Woman Alleges Boss Told Her No Light Duty for Pregnant Workers

She was given work restrictions that forbade physical activities such as squatting, bending and lifting more than 10 to 25 pounds.

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A former laundry worker at a Glendale convalescent hospital is suing the business, alleging her boss told her the facility did not provide light duty work for employees expecting a baby and ultimately fired her in 2019 for being pregnant and asking for work restrictions.

Stephanie Salcedo-Arenas' LA Superior Court lawsuit names as defendants Glenoaks Convalescent Hospital on Glenoaks Boulevard as well as her former boss, Richard Dizon, and hospital owner Henry Levine.

The plaintiff's allegations include discrimination and harassment on the basis of pregnancy, retaliation and intentional infliction of emotional distress. The suit filed Monday seeks unspecified compensatory and punitive damages.

Levine could not be immediately reached.

Salcedo-Arenas, 23, was hired in February 2019, became expectant during her employment and went on leave from June 21-25 because her doctors said her pregnancy was considered high-risk, the suit states. She was given work restrictions that forbade physical activities such as squatting, bending and lifting more than 10 to 25 pounds, the suit states.

Salcedo-Arenas told Dizon about the pregnancy, provided him with her doctor's restriction order and asked to be accommodated, the suit states.

Dizon looked at the note and said, "We are going to have issues because of your pregnancy and restrictions,'' according to the suit.


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Dizon left and returned a short time later, telling the plaintiff that Levine did not like the doctor's work restrictions and said she needed to go back and get them removed, the suit states.

Her boss also said she would be fired if the restrictions could not be eliminated, the suit alleges.

"We don't provide light duty work for pregnant people,'' Dizon said,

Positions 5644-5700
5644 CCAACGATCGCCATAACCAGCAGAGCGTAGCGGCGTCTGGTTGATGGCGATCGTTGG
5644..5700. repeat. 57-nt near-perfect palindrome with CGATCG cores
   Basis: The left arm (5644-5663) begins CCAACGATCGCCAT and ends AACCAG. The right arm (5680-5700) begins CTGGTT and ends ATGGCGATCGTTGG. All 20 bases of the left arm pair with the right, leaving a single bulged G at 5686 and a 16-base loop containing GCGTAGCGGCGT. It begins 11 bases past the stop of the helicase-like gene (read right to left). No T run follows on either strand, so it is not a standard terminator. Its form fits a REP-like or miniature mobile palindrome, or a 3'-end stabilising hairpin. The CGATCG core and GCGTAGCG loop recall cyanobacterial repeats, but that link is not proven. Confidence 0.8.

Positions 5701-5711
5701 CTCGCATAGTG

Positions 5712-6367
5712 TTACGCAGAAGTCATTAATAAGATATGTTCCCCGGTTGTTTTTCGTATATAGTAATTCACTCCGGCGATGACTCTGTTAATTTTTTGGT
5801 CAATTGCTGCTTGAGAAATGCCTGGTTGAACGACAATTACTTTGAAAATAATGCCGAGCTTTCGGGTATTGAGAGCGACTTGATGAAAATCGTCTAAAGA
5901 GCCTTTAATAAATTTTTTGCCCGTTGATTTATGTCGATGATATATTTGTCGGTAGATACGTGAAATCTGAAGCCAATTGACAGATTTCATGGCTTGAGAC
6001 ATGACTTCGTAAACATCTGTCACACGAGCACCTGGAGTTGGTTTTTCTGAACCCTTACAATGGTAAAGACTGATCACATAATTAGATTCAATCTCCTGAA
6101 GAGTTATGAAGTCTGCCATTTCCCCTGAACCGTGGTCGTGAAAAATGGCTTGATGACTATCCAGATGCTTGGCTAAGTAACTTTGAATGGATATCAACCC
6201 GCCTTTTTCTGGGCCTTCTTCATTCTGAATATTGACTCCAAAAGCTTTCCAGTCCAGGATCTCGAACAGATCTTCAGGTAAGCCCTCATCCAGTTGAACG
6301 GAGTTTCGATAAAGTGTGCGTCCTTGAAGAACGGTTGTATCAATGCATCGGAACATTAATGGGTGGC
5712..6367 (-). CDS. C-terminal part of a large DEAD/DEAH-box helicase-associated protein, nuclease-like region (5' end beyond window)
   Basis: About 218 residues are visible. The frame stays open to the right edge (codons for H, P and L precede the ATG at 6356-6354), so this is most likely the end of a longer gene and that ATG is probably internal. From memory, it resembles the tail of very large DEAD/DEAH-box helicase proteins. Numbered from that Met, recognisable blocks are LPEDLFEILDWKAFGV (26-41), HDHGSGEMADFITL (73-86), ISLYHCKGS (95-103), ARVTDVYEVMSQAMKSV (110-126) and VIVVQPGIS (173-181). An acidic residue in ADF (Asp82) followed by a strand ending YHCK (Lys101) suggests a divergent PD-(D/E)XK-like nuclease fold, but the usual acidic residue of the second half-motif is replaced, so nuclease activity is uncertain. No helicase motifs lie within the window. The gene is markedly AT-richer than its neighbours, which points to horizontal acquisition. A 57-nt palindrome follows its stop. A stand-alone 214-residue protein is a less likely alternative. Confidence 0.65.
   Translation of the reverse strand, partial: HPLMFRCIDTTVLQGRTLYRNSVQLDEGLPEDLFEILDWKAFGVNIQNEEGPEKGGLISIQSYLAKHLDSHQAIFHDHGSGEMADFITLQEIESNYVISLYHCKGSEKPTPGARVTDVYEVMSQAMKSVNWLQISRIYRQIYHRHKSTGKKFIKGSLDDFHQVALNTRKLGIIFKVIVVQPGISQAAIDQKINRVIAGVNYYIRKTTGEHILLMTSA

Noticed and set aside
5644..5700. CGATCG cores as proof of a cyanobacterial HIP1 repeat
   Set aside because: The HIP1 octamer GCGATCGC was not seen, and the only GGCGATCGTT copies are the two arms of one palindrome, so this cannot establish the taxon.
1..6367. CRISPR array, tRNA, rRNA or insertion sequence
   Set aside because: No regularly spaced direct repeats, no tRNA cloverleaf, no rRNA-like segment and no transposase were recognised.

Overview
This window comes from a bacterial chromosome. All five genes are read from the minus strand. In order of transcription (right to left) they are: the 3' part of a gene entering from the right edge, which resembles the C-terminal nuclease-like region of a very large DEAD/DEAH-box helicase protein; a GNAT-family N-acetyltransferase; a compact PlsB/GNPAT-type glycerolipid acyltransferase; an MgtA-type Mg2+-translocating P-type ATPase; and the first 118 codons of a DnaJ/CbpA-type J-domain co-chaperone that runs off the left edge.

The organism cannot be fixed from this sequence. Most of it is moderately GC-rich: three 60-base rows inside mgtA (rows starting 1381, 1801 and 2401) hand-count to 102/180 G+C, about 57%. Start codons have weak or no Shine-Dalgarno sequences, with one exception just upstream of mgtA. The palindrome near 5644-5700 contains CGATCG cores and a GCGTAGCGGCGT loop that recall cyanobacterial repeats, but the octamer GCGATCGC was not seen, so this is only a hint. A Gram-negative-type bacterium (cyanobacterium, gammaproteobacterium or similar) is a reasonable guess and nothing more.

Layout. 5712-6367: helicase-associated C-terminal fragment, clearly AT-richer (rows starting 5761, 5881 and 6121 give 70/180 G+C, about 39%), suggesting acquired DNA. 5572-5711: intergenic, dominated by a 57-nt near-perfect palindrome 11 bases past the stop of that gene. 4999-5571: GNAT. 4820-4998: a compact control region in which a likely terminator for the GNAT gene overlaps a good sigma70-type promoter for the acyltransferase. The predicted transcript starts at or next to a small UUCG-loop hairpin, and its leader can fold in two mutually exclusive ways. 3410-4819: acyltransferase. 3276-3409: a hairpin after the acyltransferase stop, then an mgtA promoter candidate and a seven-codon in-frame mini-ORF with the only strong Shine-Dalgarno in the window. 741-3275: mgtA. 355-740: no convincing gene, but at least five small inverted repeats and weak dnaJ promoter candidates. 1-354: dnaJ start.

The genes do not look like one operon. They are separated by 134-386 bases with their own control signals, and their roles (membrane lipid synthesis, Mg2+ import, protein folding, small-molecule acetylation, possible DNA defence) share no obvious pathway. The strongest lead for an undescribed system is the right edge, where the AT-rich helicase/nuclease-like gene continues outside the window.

according to the suit.

The plaintiff complained to Dizon that it would be unfair and illegal to fire her because of her pregnancy and she assured her boss that she could perform all her job duties if she were provided help with lifting wet clothing, the suit states.

But Dizon answered, "No, we don't want people to think we are giving you special treatment. Just go talk to your doctor,'' according to the suit.

Last July, Salcedo-Arenas asked her doctor if her work restrictions could be removed because she did not want to lose her job, but the physician said he could not do so because of her high-risk pregnancy, the suit states.

However, the doctor did adjust the weight restriction and removed the other restrictions, the suit states.

Salcedo-Arenas updated Dizon about her work restrictions, but he told her, "You were supposed to come back with no restrictions,'' the suit states.

Dizon left and said he wanted to talk with Levine, then came back about 10 minutes later and told Salcedo-Arenas, "You are fired because of your restrictions. Your restrictions are no good,'' according to the suit.

Last August, Levine gave Salcedo-Arenas a letter stating in part that she was eligible to return to work when her physician released the work restrictions, the suit states.

The letter "shows a direct nexus between Salcedo-Arenas's pregnancy and the reason for her termination,'' the suit states.

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